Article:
THE ASCENT TO HYPERSCALE – Part 2

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July 1, 2020

By Rich Gadomski, Tape Evangelist at Fujifilm Recording Media, U.S.A., Inc.

Part 2: CHARACTERISTICS OF THE HYPERSCALE DATA CENTER

In Part 1 of this series, we looked explored the definition of hyperscale data centers. Now, we’ll take a look at some of the key characteristics.

HSDCs don’t publicly share an abundance of information about their infrastructure. For companies who will operate HSDCs, the cost may be the major barrier to entry, but ultimately it isn’t the biggest issue – automation is. HSDCs must focus heavily on automating and self-healing environments by using AI and ML whenever possible to overcome inevitable and unexpected failures and delays. Unlike many enterprise data centers, which rely on a large full-time staff across a range of disciplines, HSDCs employ fewer tech experts because they have used technology to automate so much of the overall management process. HSDC characteristics include:

  • Small footprint, dense racks–HSDCs squeeze servers, SSDs (Solid State Disks) and HDDs (Hard Disk Drives) directly into the rack itself, as opposed to separate SANs or DAS to achieve the smallest possible footprint (heavy use of racks). HSDC racks are typically larger than standard 19” racks.
  • Automation–Hyperscale storage tends to be software- defined and is benefitting from AI delivering a higher degree of automation and self-healing minimizing direct human involvement. AI will support automated data migration between tiers to further optimize storage assets.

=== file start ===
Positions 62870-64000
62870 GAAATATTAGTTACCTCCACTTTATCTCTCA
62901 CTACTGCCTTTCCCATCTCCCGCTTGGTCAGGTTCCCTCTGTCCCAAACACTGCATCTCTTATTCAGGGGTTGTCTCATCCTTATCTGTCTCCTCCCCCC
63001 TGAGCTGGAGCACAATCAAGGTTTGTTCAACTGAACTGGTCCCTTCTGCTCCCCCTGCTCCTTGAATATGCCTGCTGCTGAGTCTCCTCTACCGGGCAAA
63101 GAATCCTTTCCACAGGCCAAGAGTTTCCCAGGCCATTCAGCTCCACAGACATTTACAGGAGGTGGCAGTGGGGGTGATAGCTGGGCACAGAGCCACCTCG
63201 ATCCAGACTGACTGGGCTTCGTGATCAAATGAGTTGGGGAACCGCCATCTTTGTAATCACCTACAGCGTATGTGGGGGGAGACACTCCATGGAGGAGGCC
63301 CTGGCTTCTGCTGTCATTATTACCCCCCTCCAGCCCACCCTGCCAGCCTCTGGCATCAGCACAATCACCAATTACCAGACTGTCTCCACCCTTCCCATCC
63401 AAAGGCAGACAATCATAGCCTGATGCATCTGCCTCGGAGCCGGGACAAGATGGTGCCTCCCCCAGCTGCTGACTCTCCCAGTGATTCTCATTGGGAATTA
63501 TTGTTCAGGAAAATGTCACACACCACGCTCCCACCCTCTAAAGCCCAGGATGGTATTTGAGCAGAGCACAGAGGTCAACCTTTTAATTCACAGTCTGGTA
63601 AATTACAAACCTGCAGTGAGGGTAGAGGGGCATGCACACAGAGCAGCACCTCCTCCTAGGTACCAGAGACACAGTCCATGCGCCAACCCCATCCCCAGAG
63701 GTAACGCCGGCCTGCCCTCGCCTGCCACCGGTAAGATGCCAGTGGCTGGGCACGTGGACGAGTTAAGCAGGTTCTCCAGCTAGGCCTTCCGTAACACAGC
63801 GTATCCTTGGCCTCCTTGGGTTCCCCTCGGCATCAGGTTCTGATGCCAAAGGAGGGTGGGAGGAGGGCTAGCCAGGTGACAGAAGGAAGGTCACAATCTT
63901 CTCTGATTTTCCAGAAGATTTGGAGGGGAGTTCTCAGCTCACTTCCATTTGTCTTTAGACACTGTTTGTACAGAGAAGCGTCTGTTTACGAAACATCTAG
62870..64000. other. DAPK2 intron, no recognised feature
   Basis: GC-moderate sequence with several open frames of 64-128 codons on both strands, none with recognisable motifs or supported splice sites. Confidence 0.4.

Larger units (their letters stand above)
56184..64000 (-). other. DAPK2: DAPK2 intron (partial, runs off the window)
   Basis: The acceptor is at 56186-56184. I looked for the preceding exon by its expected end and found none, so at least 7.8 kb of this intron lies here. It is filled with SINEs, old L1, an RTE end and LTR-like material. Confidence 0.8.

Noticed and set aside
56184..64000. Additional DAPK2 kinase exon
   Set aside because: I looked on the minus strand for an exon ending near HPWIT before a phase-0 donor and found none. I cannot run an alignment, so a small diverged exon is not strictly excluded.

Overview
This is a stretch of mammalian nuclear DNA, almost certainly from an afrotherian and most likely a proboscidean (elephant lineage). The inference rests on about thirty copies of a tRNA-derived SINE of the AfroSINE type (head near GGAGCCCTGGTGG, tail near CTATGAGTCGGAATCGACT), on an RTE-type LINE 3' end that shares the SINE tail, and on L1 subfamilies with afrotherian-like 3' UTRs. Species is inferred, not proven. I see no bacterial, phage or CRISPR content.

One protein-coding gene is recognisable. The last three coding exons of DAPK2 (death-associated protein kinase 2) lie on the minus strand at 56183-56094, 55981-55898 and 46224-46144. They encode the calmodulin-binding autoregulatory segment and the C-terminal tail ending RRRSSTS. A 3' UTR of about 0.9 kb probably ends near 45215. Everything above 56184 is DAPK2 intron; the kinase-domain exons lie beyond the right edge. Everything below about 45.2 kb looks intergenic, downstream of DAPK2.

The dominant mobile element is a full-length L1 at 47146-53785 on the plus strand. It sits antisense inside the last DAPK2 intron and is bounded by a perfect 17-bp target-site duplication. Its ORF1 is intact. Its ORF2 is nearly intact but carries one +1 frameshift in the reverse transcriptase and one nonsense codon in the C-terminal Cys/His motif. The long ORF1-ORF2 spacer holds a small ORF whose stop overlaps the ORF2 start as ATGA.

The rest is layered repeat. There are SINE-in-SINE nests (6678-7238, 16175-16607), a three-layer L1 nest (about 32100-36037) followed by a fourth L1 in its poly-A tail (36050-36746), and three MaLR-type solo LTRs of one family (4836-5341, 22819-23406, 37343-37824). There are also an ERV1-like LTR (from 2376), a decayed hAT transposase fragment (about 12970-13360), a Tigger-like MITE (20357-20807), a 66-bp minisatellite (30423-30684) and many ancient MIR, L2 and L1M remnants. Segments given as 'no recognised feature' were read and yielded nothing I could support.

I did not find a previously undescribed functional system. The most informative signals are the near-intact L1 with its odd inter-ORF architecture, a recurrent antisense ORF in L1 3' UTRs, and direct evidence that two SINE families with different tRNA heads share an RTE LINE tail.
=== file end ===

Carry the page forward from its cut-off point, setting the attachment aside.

• Users–The HSDC typically serves millions of users with only a few applications, whereas in a conventional enterprise there are fewer users but many more applications.
  • Virtualization–The facilities also implement very high degrees of virtualization, with as many operating system images running on each physical server as possible.
  • Tape storage adoption–Automated tape libraries are on the rise to complement SSDs and HDDs to easily scale capacity, manage and contain out of control data growth, store archival and unstructured data, significantly lower infrastructure and energy costs, and provide hacker-proof cybercrime security via the tape air gap.
  • Fast scaling bulk storage–HSDCs require fast, easy scaling storage capacity. One petabyte using 15 TB disk drives requires 67 drives and one exabyte requires 66,700 15 TB drives. Tape easily scales capacity by adding media, disk scales by adding drives.
  • Minimal feature set–Hyperscale storage has a minimal, stripped-down feature set and may even lack redundancy as the goal is to maximize storage space and minimize cost.
  • Energy challenges–High power consumption and increasing carbon emissions has forced HSDCs to develop new energy sources to reduce and more effectively manage energy expenses.

In Part 3 of this series, we’ll take a look at the how the value of tape is rapidly rising as hyperscale data centers grow. For more information on this topic, download our white paper: The Ascent to Hyperscale.

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